Flanders with Marty!
Oudenaarde – Final destination post sportif
Time: 7hrs 28minutes
Average speed: 27kph
Calories burned according to Garmin: 10,000 plus
Calories drank over 3 days – same!
“Putin is tightening his grip” the loud Russian beside me said as he laughed. I couldn’t help overhearing the conversation at the table beside me between two English and one Russian cyclist. The Russian, it appeared, held a lofty position in Russia’s only remaining independent Media station. Interesting times we live in.
Not half as Interesting as riding on cobbles….
10 Things this I’ve learned from this trip:
- Belgium is rubbish at forming government’s but excels in hosting cycling events. Antwerp resembled a scene from Live Aid the morning of the pro race. Every kid and every granny had a Flanders flag or yellow cap on. People lost the run of themselves for most of the day.
- Belgium makes the best beer in the world – Fact. 3 days drinking convinced me of this.
- Cyclists are treated like rockstars in this country – the ovation the smaller teams got cycling up the ramp never mind what happened when Tom Boonen appeared was amazing.
- Pro bikes pre race look like they have just come out of a show room – even the awful looking ones look amazing.
- The Italians are by far the loudest nationality in the peleton – everything sounds like a mini crisis when they open their mouths.
- Pro cyclists on the morning of a race look cool. I won’t even mention Griepel (my sweet Griepel#mancrush).
- Belgium motorists go nuts if you cycle on their roads and not the designated bike lanes as I discovered the day before the Sportif, highly frustrating given some roads were like runways.
- Stay away from those strange verges in the roads – witness Sep Vanmarkes inexplicable high speed crash.
- Dutch people have large brains – I had the pleasure of meeting a former top class amateur on the train back to Antwerp. He predicted a Gilbert win. I didn’t.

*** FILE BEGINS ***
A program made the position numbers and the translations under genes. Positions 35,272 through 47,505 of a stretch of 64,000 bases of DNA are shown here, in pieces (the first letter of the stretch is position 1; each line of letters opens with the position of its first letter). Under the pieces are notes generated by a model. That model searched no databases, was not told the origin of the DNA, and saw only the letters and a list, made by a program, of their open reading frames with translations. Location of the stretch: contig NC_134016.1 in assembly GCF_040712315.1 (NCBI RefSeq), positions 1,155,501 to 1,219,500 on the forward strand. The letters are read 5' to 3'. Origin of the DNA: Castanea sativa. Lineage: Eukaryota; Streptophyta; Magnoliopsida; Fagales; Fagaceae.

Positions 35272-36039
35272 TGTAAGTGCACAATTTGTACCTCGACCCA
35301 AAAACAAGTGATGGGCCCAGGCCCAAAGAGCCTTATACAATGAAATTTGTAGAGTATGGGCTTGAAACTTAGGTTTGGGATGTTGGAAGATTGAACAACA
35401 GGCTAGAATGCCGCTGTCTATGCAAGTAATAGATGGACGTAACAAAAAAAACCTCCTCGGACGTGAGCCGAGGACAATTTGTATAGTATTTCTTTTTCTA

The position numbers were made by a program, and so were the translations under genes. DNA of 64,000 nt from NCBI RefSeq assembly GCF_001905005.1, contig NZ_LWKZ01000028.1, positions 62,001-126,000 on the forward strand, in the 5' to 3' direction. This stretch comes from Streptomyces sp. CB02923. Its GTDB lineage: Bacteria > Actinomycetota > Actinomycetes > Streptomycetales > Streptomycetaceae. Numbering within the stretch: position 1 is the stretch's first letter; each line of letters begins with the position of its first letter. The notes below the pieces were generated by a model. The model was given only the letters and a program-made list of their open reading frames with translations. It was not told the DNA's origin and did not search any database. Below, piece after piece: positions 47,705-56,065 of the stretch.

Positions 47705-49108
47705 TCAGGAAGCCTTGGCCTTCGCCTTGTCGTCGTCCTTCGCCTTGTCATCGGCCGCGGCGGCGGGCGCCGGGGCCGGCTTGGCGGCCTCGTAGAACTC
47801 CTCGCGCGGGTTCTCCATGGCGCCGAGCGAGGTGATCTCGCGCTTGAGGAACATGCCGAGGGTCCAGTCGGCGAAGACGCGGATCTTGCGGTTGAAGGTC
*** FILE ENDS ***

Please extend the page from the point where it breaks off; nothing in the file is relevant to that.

- Spoke with a few Belgium elders in a restaurant after the sportif – they kept mentioning some lad called Sean Kelly. Apparently he has a race named after him in Belgium as well.
Getting back to the cobbles, I was warned and told how to deal with them all very matter of fact. “You must glide over them – check, got that. You must go hard and have a soft grip on the handlebars – sure yeah, no problem (at this stage I was thinking why didn’t I do Roubaix instead.)
My first cobble section came I think after 70 or 80K, a flat section- handy start. With no real grass verge or gullies to cheat on I braced myself for what lay ahead. 5 minutes later my front bottle cage was lying on the side of the road like a broken twig. Disaster of a section as I seemed to have had a complete lapse in memory. I had no pace, I was in the wrong gear and there was no gliding. I’d met a lad a few months beforehand who had told me it would feel like a jackhammer and in fairness to him he wasn’t exaggerating.
The uphill cobbled sections strangely enough were handled mustch better with the odd area on the sides giving short relief. The other best place to ride was always straight down the centre. The Koppenburg was a complete beast of a section. I managed to get half way up it before throwing myself into the ditch as the place became completely clogged. Every now and then there were cries from the odd madman still trying to stay upright and navigate a path through the heap of limbs and expensive carbon. The Paterburg cobbled climb the scene of Sagan’s famous attack on Vermarke the previous year was climbed (just about) from start to finish. I even managed to high 5 a few spectators near the summit (for the cameras of course which never clicked!).
The sportif started at 8am Saturday morning. Having booked an air bnb very close to the meeting point I had the luxury of a long breakfast in my spring/slightly summer clothing. No need for knees warmers, leg ins, bandana, proper shoe covers (my orange ones serve absolutely no purpose). And sure the previous day was beautiful.
At 8.10 it began to piss rain…..It took at least 60K before the rain stopped and thoughts of “feck this madness” began to recede. This may have explained why the average pace was only in and around 32-35kph initially or probably most likely because we knew what was in store for us later. I’ve never been to Belgium before and let’s face it, scenery wise it’s not a patch on the Alpes or Pyrenese or most places for that matter. However, there is something beautiful about seeing a long line of cyclists drill through fields on small narrow roads. Throw in the odd windmill, the back of an allotment, roaring through narrow red bricked streets and housing estates all decked out in Flanders and Belgium flag’s is a sight to behold. Not to mention the history attached to the area with 2 world wars having levelled and ploughed up the landscape.
A fantastic weekend on many levels. I’ll be back. I may even tell people next time when I book it. I just hope Putin also lets my poor Russian friend return….